Sony’s Shawn Layden Further Explains Decision to Skip E3 2019, Says the Show Has Lost Relevancy
Shawn Layden has given new statements about Sony's decision to miss E3 2019 and said that the company wouldn't have had anything to announce come June.
One of the biggest bombshell pieces of news from the past few months came when Sony announced that it would be skipping out on attending E3 2019. It was a decision that nearly no one expected and also raised a lot of other questions about the reasons why Sony would miss out on the show.
Now, in a new conversation with CNet, Sony Interactive Entertainment Worldwide Studios head Shawn Layden has further explained why he and the team at PlayStation felt it was necessary to skip E3 2019. Layden said that when E3 first began back in 1995, the trade show was mainly centered around retailers and journalists. Retailers would come to the show looking to put new gaming products in their stores while journalists would report to their audiences the new games and tech that they saw. “And there was no internet to speak of. So a trade show at that time of year for this nascent industry was exactly what we needed to do,” Layden said.
As E3 is now though, it has become less focused on pitching products to retailers which was once one of the core tenants of the show. Additionally, the June date in which E3 takes place annually is too late in the year to sell retailers on products anyway. “Now we have an event in February called Destination PlayStation, where we bring all retailers and third-party partners to come hear the story for the year,” Layden described. “They’re making purchasing discussions in February. June, now, is just too late to have a Christmas holiday discussion with retailers. So retail has really dropped off. And journalists now, with the internet and the fact that 24/7 there is game news, it’s lost its impact around that.”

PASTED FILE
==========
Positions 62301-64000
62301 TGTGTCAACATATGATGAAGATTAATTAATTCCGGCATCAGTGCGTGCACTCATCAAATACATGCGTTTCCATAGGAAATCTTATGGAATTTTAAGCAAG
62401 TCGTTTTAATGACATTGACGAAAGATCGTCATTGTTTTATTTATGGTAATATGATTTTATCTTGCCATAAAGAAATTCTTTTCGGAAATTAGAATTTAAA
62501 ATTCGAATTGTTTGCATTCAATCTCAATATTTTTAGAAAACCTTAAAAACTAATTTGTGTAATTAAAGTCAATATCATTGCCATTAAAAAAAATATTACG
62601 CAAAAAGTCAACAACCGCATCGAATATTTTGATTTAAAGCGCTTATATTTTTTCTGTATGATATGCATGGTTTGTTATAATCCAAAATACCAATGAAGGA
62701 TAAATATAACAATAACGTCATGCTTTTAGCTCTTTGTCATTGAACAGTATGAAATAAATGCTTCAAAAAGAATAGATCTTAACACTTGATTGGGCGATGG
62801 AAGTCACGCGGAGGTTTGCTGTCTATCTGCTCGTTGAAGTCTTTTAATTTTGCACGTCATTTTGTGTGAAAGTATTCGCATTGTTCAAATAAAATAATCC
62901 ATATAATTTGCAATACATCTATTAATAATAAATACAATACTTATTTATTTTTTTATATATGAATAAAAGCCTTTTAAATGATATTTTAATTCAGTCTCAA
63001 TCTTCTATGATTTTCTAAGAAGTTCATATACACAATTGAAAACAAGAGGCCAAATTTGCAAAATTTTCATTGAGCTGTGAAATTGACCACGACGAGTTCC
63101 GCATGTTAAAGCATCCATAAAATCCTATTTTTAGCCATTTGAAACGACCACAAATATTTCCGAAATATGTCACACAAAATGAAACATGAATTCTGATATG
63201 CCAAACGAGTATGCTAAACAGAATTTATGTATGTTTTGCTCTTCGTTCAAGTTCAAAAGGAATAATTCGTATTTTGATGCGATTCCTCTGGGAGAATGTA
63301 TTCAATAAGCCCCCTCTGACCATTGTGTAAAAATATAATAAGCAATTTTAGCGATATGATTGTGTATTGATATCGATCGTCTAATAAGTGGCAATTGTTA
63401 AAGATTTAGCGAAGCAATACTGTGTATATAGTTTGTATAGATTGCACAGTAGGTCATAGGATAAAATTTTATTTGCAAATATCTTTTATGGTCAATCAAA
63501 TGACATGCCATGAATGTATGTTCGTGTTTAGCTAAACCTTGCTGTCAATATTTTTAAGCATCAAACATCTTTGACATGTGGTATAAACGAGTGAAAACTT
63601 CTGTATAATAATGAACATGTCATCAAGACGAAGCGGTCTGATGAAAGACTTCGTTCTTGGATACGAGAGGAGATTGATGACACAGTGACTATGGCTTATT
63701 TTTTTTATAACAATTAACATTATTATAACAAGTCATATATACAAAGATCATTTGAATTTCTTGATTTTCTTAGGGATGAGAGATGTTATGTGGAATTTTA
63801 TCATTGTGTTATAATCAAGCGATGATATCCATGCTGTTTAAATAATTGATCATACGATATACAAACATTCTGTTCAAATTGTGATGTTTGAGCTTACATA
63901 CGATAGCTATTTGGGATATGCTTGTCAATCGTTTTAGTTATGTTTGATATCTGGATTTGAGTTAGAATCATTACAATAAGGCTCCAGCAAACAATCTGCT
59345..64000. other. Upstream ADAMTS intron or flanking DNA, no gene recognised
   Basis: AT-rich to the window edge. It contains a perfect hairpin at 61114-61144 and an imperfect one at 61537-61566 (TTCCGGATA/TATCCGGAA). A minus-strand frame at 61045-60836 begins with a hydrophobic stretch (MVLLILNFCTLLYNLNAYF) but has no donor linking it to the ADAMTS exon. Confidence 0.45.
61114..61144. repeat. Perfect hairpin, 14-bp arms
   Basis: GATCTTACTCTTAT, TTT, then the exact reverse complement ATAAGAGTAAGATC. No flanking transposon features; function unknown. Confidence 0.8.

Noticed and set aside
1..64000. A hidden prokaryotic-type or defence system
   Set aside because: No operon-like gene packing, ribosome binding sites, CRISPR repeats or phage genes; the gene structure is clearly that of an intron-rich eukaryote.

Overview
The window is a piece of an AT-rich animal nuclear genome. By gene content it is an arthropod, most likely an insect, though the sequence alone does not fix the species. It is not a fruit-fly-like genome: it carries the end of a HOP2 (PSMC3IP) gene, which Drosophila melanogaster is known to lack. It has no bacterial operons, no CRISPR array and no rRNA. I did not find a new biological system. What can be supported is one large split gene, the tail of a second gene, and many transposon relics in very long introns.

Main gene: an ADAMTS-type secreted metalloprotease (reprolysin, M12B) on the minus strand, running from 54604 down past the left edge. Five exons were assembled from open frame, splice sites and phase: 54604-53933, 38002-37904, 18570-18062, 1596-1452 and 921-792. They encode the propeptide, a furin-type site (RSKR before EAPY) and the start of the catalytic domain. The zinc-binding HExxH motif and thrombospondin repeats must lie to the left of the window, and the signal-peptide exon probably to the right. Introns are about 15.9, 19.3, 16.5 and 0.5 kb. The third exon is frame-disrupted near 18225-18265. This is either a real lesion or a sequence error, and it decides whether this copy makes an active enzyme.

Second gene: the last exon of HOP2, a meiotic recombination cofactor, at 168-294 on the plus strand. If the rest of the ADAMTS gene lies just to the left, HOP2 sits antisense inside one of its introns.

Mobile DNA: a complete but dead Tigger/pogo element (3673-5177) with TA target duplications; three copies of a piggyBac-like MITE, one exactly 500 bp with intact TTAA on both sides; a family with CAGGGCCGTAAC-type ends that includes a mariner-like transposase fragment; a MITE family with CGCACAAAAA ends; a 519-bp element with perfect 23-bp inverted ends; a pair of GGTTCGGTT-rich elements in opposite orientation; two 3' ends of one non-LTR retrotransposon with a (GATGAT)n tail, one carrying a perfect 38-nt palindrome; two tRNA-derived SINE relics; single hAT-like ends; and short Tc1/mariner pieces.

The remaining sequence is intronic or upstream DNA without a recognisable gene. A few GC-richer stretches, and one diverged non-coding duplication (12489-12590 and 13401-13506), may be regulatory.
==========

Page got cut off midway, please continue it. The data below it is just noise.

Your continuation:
Layden went on to say that E3 has failed to adequately change over the years which has led to it becoming less and less important in the grand scheme of things. “So the trade show became a trade show without a lot of trade activity. The world has changed, but E3 hasn’t necessarily changed with it,” he stated.
Layden went on to also say that E3 has instead become a place where fans expect big announcements which doesn’t always line up with PlayStation’s current strategy of creating video games. “And with our decision to do fewer games — bigger games — over longer periods of time, we got to a point where June of 2019 was not a time for us to have a new thing to say,” he told CNet. “And we feel like if we ring the bell and people show up here in force, people have expectation ‘Oh, they’re going to tell us something.'” Essentially, this year, in particular, it seems like Sony wouldn’t have anything drastic to announce come June, which then makes sense for them to skip out on the convention.
To conclude, Layden also said that if E3 needs to maintain relevancy then it needs to drastically evolve into something more akin to Comic-Con. “Can E3 transition more into a fan festival of gaming, where we don’t gather there to drop the new bomb? Can’t it just be a celebration of games and have panels where we bring game developers closer to fans?” he suggested.
Layden is likely right, as in recent years it has become rather confusing as to what E3 even is. Yes, for many publishers it is still a show where they go to announce and reveal many different products, but the inclusion of fan attendance the past few years has blurred the lines between trade show and fan convention to where E3 has lost its identity. If it does want to remain relevant, then E3 and the ESA needs to drastically change what the convention is supposed to be. Otherwise, I could see other publishers similar to Sony pulling out in the coming years.
As for Sony and PlayStation themselves, it doesn’t seem like they have a whole lot to announce in this early portion of 2019. Even though there are upcoming releases like Days Gone slated for April, the fact that Layden seemed to imply that they wouldn’t have anything to say come June leads me to believe that we shouldn’t be expecting release dates or further reveals for games like Death Stranding, The Last of Us: Part II, or Ghost of Tsushima any time soon. That’s just my own guess, though, and I could surely be wrong.
It’ll be interesting to follow Sony more throughout 2019 to see just when the publisher does decide to finally speak up more not only about its upcoming first-party games, but the potential for future hardware as well.